As well as marking the 60th anniversary of Australia–Malaysia diplomacy this year, we are also celebrating the 10th anniversary of the Australia–Malaysia Institute (AMI). Since 2005, the AMI has been funded by successive Australian governments, with administrative and management support from the Southeast Asia section of the Department of Foreign Affairs and Trade (DFAT). I am pleased to have had the opportunity to be Chairman of the Advisory Board of the AMI for the last six years.
The mandate of the Institute was to support, enhance and extend the people-to-people linkages between Australians and Malaysians and between complementary public and private institutions. Strengthening education, intercultural and youth interaction has been a central part of our work, as well as the fostering and further development of leadership potential. The Board considered it critical that the programs given financial support should have individuals from both nations and when appropriate, from other neighbouring countries as well. The AMI facilitated this by means of: (a) an annual grant round, to which individuals and groups from Australia and Malaysia could apply; and (b) by initiatives generated by the AMI itself. Among the latter cultural, experiential and development projects, which are often bilateral, include (among others):
- young political leaders experiential visits;
- young diplomats experiential visits;
- sister schools linkages and visits (students and/or teachers);
- cultural exchange and internships;
- media exchange and internships;
- sports collaboration and assistance (coaches and/or athletes);
- interfaith dialogue;
- support for Malaysian students in Australia;
- the Australia-ASEAN Emerging Leaders Program (A2ELP), a highly successful project jointly supported by the Australia–Thailand and Australia–Indonesia Institutes since 2011. The A2ELP has spawned a large alumni group of enterprising young people of considerable potential.
Prior to my time with the AMI, as Vice-Chancellor of Curtin University, I had the extraordinary good fortune to work with the Sarawak State Government on a joint project to develop a branch campus at Miri in the north of the state. Curtin University Miri is now in its 16th year, contains over 4500 students, including international students from more than 40 other countries. More recently I completed a workforce project for the Chief Minister of Sarawak to determine their professional and workforce requirements for a major industrial coastal development under construction just south of Miri.
Basham Professor of
Australian National University
It seems remarkable to think that I have been involved with Malaysia as an historian for nearly 50 years. Over the last two decades, I have also participated in a range of Track Two initiatives with Malaysia as International Director of Asialink and Co-Chair of the Australian Committee of the Council for Security Cooperation (CSCAP). These initiatives have national significance as Australians seek to deepen their engagement in Asia. 'Track Two' means 'not government-led', but nevertheless, these initiatives are responsive to government endeavours. At their best, Track Two meetings offer the opportunity for very frank exchanges, exploratory thinking and valuable relationship-building.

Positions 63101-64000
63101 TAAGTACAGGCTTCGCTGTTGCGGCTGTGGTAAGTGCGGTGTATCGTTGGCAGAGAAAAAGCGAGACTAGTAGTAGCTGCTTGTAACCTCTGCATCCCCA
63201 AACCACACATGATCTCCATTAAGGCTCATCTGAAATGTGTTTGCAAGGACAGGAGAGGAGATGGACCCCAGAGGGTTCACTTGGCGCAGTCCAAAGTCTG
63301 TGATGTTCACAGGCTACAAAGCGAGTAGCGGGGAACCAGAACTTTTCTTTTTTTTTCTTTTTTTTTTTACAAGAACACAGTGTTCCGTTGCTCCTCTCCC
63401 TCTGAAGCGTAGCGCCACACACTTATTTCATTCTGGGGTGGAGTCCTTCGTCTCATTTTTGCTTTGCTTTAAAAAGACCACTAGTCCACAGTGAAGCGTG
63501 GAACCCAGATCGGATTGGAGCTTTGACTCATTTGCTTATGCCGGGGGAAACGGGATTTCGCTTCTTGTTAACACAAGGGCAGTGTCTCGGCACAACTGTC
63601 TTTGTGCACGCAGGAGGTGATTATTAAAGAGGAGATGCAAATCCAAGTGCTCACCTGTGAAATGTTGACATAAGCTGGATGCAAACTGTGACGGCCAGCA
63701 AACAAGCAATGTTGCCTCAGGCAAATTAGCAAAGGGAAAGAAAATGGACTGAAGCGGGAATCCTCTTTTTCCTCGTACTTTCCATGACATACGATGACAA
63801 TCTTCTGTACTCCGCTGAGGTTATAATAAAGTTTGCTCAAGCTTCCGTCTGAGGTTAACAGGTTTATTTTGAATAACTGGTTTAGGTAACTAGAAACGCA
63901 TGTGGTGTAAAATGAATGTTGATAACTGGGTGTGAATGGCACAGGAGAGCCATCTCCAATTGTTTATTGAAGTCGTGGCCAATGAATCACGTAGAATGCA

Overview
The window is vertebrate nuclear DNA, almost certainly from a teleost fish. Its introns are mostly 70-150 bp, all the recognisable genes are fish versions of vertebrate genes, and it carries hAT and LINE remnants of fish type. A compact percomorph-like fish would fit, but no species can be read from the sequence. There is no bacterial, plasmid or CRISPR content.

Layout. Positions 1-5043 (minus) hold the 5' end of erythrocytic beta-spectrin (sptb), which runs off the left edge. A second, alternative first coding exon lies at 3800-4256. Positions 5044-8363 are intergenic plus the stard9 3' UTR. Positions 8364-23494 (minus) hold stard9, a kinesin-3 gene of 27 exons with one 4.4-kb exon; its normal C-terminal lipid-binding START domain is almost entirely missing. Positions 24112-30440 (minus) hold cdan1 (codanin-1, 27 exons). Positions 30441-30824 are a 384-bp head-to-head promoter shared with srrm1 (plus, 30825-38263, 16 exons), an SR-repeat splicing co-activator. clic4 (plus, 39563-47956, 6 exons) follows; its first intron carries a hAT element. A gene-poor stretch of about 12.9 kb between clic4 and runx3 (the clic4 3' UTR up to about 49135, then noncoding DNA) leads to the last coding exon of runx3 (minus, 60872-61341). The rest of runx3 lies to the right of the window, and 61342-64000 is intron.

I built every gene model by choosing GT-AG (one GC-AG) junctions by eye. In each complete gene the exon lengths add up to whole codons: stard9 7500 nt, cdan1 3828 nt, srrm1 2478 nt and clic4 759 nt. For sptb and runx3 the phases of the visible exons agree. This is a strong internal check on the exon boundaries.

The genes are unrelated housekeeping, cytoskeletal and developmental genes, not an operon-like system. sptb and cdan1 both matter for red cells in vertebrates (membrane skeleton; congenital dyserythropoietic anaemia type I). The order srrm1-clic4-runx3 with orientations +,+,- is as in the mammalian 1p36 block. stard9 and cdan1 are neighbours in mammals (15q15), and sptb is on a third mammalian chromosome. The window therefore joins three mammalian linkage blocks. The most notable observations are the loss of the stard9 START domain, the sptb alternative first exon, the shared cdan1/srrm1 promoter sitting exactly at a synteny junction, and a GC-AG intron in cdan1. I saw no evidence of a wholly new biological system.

In a sense, Malaysia has been an ideal partner. We know one another well and are open with each other–and the fact that we sometimes have different views gives us a good deal to talk about. Discussions about economic, security and educational relations with Malaysians at Track Two meetings prepare Australians for wider Asian engagement. At CSCAP meetings, for example, tough security matters are deliberated on and Malaysia is centrally important in these discussions. Australian organisations facilitating Track Two dialogues, such as Asialink and the St James Ethics Centre, have sought Malaysian partner organisations to develop wider Asian networks. On their part the Malaysians–most especially the Institute of Strategic and International Studies (ISIS) Malaysia–have helped to 'socialise' Australia, drawing us into regional processes.
Australia is an active player in Track Two forums, and each year partners with the Asia New Zealand Foundation for the annual ASEAN–Australia–New Zealand Dialogue, hosted by ISIS Malaysia. This dialogue brings academics, members of the media and corporate sectors, and senior public servants (in their private capacity) to the table. These discussions have often helped to moderate various thorny issues in Australia's regional relations. Some of our most lively Malaysian collaborators have been trained in Australia. "You wonder why I am so outspoken about Australia's faults", said one prominent Malaysian to an Asialink group (which included Prime Minister Howard): "it was my training at Monash University that made me a tough critic".